A University of Miami student recently took to social media after she was served raw chicken by the on-campus dining vendor, Burger305.
On Wed. Nov. 13, Lizette Rosa, a junior majoring in health science and sociology, found herself eating two out of three chicken tenders she was served, which she described as “pink,” “squishy” and “raw.”
“I couldn’t even look at it anymore,” Rosa said of the moment she noticed the state of her meal. “I immediately felt nauseous and disgusting.”
Rosa took a picture of her chicken and posted it to her Twitter account (@woahlizette) Nov. 13 at 8:54 p.m. The photos quickly spread among the student body.
The photo showed a piece of the chicken cut in half. Inside the breading, the meat appeared raw, looking pink, fleshy and gelatinous.
She also tagged the university’s official Twitter page (@univmiami) and University of Miami Dining (@UMDining). She concluded the tweet with a marked hashtag, “#rawchickenattheU”.
Other users responded to the tweet with frustration and concern. Twitter user @lcorreagonzales urged Rosa to take action. “Omg! File a complaint! ASAP! Unacceptable!” she tweeted.
Not only did several students reply in shock to the unpalatable chicken, but many were inspired to share their own frustrating experiences.
User @nicoleblzrmz responded by sharing a photo of undercooked chicken that she alleges the Mahoney-Pearson Dining Hall served her about a year ago.
She concluded the tweet by stamping the same hashtag, “#rawchickenattheU.” The tweet was later deleted.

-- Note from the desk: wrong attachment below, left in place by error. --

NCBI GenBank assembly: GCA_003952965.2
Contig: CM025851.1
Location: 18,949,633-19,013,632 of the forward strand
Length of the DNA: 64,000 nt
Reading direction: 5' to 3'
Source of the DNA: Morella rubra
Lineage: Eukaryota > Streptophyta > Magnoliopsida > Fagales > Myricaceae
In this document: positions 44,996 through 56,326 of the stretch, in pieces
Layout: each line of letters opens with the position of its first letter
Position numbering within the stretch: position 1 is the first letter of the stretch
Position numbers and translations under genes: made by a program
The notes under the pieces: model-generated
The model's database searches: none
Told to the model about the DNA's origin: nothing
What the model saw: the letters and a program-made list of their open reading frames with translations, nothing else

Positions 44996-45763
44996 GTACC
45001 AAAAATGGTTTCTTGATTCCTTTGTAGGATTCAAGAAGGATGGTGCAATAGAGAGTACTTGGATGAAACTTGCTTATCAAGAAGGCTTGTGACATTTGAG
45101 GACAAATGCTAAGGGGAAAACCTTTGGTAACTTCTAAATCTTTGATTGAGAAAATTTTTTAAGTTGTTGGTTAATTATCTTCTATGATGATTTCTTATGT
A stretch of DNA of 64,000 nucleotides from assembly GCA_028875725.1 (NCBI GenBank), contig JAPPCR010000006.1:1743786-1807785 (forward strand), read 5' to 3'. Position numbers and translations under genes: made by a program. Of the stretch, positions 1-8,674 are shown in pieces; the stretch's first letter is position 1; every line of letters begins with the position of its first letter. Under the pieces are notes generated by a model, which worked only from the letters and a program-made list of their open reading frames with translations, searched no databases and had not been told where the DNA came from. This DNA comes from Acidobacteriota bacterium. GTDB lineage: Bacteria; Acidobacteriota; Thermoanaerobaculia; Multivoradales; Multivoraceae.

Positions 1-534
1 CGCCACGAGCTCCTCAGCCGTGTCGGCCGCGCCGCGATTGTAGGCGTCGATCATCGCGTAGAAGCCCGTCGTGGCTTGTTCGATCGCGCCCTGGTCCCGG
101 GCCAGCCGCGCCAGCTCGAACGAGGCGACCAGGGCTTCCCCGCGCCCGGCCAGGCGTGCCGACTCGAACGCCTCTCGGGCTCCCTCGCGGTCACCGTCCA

Twitter user @thatgirllche shared the following video with the caption “disgust” that showed rare meat on her plate, which she said was served to her at the Mahoney-Pearson Dining Hall.
Alejandra Gutierrez, a senior majoring in biochemistry, shared a video Nov. 6 of a pan of pink chicken that she was served in one of the residential dining halls, adding the caption “Ain’t no way this chicken cooked.”
“I walked into the Mahoney Pearson Dining Hall and was going to eat and I saw that chicken and I couldn’t believe my eyes,” said Gutierrez. “The chicken was raw. I didn’t eat it but I was shocked they were even putting it out to serve students.”
Rosa said she was grateful that people spoke out about their own experiences.
“This is ridiculous,” she said. “It’s not just an isolated incident that I can move on and forget about. It’s campus-wide.”
After social media was flooded with the photo of Rosa’s raw chicken, she was contacted by Meagan Clements, the director of marketing and guest experience of Chartwells at the University of Miami, asking her to explain her grievances regarding the chicken she was served and requested to meet with her that same week.
“Once I realized what I had eaten, I was disgusted and immediately felt nauseous,” said Rosa in her email to Clements. “I am very concerned that I may have contracted salmonella or a foodborne illness from consuming raw chicken because I am not feeling well.”
In the same email, Rosa spoke on behalf of the students who replied to her tweet and several others.
“For the high prices that we pay for a meal plan, we deserve quality meals and we should not have to worry about whether or not our food is actually cooked,” she said.
Rosa was passionate about voicing her concern for the high costs of meal plans at UM. At Florida International University, a meal plan of 14-per-week and $150 dining dollars costs $1600 per semester, while the same plan at UM costs a student $2877 per semester. An unlimited plan with $250 at FIU costs $1800, while the unlimited plan with $100 dining dollars at UM costs more than double.